The current Temer (Michel Temer, president of Brazil) administration has declared its objective to hold an international auction for these surplus volumes and is working toward the prospect of doing so before the impending presidential elections. An inter-ministerial committee was created in January 2018 to accelerate an agreement within 90 days, but that deadline came and went with a new target set to conclude negotiations by May. However, that deadline has also passed.
Despite these challenges, Robert Lewis, senior Latin America upstream research analyst at IHS Markit, sees evidence the current government is trying to find a way to bring in investment capital and to accelerate the development of these fields, which Petrobras has already largely appraised.
“The government knows that without these surplus TOR volumes, sustaining production growth rates in the Santos Basin pre-salt will depend heavily upon the sanction of new developments still undergoing appraisal, which has a longer lead time, and entails greater risk and cost,” Lewis said. “Much of these TOR discovered volumes are ready to go. The first platform at the Buzios field has already entered production. The missing link in this equation is the contractual right to produce these huge volumes of oil.”
The industry, Bedregal said, sees Fernando Coelho Filho as a policy maker who understands the balance between foreign direct investment and the political and economic needs of Brazil. The youthful 33-year-old ex-minister of energy and mines in Brazil recently resigned his ministry post to run for the Brazilian legislature, having created a strategy to modernize and advance the country’s oil sector. Following his departure from the ministry, Coelho has continued to fight for legislation that will encourage investment and enhance returns for governmental budgets and the domestic economy. “Coelho has shown he is open to understanding the challenges facing E&P investors, and is progressive in his views for how that collaborative approach can drive greater opportunities for Brazil,” Bedregal said.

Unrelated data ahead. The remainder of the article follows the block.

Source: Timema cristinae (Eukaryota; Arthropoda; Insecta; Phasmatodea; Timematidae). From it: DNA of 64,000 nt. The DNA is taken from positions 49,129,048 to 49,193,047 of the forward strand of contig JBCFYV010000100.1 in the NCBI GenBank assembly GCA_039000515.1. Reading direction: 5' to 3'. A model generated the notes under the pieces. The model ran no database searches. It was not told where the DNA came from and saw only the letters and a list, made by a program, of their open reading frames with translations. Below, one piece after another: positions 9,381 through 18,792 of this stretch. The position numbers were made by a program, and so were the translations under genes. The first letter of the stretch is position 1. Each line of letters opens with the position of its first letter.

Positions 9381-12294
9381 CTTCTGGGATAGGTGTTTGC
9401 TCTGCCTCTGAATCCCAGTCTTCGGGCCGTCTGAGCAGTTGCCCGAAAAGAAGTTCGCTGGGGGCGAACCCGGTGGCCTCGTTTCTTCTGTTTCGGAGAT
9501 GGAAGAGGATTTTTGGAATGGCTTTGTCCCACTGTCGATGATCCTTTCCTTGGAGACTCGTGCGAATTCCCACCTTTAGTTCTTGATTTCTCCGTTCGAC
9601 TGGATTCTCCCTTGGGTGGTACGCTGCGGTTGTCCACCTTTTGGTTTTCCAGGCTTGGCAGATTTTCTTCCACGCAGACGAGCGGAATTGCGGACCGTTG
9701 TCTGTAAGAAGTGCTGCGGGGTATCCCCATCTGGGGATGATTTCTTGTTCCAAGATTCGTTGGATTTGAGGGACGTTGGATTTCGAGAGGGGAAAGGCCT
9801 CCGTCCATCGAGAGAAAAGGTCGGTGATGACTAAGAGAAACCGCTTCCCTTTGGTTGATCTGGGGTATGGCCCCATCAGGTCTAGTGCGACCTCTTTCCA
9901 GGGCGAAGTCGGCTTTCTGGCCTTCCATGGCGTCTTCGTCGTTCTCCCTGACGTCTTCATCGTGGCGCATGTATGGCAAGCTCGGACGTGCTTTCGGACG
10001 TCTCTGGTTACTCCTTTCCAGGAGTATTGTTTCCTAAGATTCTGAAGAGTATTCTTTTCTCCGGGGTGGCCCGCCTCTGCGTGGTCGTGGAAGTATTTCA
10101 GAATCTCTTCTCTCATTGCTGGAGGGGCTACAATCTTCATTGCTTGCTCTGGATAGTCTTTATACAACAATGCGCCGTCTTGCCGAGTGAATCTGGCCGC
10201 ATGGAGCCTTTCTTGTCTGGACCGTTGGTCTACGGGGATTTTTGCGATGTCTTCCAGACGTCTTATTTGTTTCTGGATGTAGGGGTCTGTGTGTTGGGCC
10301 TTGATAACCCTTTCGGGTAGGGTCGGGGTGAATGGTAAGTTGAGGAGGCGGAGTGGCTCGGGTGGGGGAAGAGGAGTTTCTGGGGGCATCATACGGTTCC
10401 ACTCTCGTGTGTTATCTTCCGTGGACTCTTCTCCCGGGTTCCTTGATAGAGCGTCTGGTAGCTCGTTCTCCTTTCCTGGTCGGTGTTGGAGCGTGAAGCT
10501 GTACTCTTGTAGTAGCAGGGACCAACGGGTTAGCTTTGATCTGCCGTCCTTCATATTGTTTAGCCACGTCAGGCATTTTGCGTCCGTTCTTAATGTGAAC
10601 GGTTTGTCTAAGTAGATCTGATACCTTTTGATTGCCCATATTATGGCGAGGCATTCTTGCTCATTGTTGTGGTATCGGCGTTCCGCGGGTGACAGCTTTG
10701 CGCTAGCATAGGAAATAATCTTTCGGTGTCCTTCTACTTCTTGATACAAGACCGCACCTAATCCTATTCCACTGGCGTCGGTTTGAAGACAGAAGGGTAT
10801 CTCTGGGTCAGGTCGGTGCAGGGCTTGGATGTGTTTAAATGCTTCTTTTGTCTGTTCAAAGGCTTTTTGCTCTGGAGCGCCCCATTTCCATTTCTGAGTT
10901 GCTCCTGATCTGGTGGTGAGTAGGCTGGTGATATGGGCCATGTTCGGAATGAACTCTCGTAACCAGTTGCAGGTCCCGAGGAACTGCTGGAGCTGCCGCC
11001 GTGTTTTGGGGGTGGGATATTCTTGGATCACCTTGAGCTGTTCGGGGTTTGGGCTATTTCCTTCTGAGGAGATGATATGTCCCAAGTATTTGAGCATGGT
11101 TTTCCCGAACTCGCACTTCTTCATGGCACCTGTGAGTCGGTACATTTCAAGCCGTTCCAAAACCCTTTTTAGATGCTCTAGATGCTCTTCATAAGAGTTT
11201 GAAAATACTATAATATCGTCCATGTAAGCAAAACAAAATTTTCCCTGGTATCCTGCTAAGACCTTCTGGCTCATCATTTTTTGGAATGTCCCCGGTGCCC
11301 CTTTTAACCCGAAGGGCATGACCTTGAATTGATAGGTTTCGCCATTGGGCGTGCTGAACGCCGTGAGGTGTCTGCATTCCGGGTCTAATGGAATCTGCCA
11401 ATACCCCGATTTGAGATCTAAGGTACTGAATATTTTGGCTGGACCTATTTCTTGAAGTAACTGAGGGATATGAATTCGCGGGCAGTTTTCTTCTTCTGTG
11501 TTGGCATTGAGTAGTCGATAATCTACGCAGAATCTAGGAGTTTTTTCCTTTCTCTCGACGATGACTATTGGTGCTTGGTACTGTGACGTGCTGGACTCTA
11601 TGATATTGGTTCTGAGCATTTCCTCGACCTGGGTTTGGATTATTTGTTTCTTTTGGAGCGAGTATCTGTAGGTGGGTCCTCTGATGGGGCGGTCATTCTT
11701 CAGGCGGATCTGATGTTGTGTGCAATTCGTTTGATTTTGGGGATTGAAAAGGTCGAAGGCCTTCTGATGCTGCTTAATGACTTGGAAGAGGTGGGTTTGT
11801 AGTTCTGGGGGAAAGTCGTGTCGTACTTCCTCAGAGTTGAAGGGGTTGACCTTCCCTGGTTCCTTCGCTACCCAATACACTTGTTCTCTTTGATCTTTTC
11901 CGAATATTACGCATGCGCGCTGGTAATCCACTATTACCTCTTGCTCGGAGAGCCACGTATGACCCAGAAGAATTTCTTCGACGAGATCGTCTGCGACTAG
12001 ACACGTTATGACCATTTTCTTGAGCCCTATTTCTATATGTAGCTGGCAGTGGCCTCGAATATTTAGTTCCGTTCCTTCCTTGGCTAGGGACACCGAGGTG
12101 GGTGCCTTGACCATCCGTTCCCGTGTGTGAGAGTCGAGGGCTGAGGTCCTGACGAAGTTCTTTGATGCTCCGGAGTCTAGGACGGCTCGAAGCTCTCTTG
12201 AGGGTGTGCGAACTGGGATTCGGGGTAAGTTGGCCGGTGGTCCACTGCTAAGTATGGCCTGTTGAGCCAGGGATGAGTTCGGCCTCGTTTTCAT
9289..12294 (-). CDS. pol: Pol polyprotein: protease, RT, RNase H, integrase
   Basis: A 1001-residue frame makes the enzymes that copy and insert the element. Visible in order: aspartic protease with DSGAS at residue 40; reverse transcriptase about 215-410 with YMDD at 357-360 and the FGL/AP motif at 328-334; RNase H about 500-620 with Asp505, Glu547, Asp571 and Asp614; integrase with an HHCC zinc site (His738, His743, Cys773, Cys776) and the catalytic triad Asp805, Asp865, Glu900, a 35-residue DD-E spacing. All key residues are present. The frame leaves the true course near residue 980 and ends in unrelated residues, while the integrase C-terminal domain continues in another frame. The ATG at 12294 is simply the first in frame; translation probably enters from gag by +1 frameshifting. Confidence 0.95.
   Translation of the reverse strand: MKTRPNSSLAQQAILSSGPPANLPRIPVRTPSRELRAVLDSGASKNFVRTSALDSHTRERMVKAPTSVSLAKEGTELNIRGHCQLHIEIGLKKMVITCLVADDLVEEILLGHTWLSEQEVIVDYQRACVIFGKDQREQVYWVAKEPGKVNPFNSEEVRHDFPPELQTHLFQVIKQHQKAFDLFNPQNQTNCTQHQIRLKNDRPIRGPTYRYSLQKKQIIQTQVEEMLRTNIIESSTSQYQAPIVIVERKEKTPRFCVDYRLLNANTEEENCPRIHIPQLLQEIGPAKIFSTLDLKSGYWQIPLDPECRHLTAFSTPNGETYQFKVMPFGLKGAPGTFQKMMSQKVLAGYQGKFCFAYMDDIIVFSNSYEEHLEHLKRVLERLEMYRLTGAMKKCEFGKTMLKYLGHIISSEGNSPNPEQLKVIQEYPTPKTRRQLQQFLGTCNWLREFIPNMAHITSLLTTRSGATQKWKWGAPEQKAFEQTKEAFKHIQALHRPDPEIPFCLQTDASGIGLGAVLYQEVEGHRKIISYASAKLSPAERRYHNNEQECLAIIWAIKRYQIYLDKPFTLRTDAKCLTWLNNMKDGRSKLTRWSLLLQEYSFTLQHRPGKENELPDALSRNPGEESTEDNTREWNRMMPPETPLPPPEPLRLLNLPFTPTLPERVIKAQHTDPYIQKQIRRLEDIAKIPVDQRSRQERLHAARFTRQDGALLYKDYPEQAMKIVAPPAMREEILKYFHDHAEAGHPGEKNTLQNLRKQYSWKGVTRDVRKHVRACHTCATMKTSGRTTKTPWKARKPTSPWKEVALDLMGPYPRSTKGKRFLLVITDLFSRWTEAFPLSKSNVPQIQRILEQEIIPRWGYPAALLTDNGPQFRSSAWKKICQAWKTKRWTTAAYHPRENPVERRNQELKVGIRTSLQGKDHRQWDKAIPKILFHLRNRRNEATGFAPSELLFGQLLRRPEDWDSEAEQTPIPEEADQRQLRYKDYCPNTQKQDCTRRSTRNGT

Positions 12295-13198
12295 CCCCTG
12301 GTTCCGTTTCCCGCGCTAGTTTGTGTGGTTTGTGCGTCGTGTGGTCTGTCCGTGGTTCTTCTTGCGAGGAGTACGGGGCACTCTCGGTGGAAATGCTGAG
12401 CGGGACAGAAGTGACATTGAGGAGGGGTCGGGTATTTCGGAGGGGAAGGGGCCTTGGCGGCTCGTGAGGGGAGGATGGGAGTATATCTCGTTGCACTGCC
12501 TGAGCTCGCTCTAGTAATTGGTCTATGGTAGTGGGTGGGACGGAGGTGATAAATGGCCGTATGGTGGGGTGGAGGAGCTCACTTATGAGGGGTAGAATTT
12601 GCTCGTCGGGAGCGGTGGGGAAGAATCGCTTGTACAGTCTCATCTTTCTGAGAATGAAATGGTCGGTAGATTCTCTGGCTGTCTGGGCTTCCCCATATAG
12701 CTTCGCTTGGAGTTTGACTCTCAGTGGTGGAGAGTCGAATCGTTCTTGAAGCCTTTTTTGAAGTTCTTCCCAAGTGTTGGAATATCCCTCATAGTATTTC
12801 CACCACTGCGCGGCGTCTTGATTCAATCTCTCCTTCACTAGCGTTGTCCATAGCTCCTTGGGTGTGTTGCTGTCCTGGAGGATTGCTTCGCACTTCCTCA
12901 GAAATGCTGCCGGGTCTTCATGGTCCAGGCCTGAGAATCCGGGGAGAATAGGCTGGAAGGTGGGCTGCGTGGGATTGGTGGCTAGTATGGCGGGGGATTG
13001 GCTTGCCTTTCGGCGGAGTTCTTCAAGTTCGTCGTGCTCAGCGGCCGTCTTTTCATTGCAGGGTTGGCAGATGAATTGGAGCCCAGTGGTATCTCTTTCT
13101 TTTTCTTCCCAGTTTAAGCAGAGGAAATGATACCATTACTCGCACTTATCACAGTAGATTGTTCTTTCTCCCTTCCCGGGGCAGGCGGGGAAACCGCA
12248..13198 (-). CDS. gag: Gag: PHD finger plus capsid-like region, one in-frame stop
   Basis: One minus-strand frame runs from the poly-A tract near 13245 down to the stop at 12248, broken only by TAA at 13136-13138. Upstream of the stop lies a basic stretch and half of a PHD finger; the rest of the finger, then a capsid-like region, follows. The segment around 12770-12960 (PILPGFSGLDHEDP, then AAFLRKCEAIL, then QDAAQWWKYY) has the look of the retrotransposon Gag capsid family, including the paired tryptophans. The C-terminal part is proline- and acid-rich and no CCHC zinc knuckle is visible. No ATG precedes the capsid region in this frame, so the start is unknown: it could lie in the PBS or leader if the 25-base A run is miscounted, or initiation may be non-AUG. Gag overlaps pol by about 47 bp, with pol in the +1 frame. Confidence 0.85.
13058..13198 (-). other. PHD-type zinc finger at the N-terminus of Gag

Regardless of whether the Temer administration can resolve these contractual hurdles or the issue carries over to the next administration to resolve, development of these resources is critical for Petrobras to sustain its net oil production growth in the Santos Basin to 2030, IHS Markit said.
“We at IHS Markit expect Petrobras to maximize the resources it can negotiate under the TOR contract, and to exercise its option of operatorship and minimum working interest of at least 30 percent in any production-sharing agreements that may be offered,” Bedregal said. “However, before any international auction can proceed to offer these surplus volumes, significant aboveground uncertainties must be resolved, and renegotiations of the terms of the original TOR between the Brazilian government and Petrobras must be concluded.”
This is a critically important issue for both the government and Petrobras, so the Temer government, Bedregal said, is likely going to want acknowledgment for finding a positive resolution, and capturing a significant revenue opportunity for the country, which has continued to struggle economically, before elections are held. However, Bedregal acknowledges that political processes tend to move in cycles of starts and stops, especially in Brazil, but the size of the prize is a major incentive for all parties concerned.
“Considering the potential surplus TOR volumes from Buzios and Entorno de lara alone, total government take from royalties, profit-sharing and taxes could bring an estimated $160 billion to $210 billion, and exceed $15 billion per year by the early 2030s,” Bedregal said. “With so much at stake, we at IHS Markit believe that the Temer government is working hard to address this issue quickly. However, if not the Temer government, the next government, regardless of political ideology, will make resolution of the TOR legal and contractual issue uncertainty a priority in 2019.”
To speak with Ricardo Bedregal or Robert Lewis, please contact Melissa Manning at firstname.lastname@example.org, or email@example.com. For more information about the IHS Markit Plays and Basins Analysis: The Future of Santos Basin’s Surplus Transfer of Rights Report, please contact Dyene Galantini at firstname.lastname@example.org.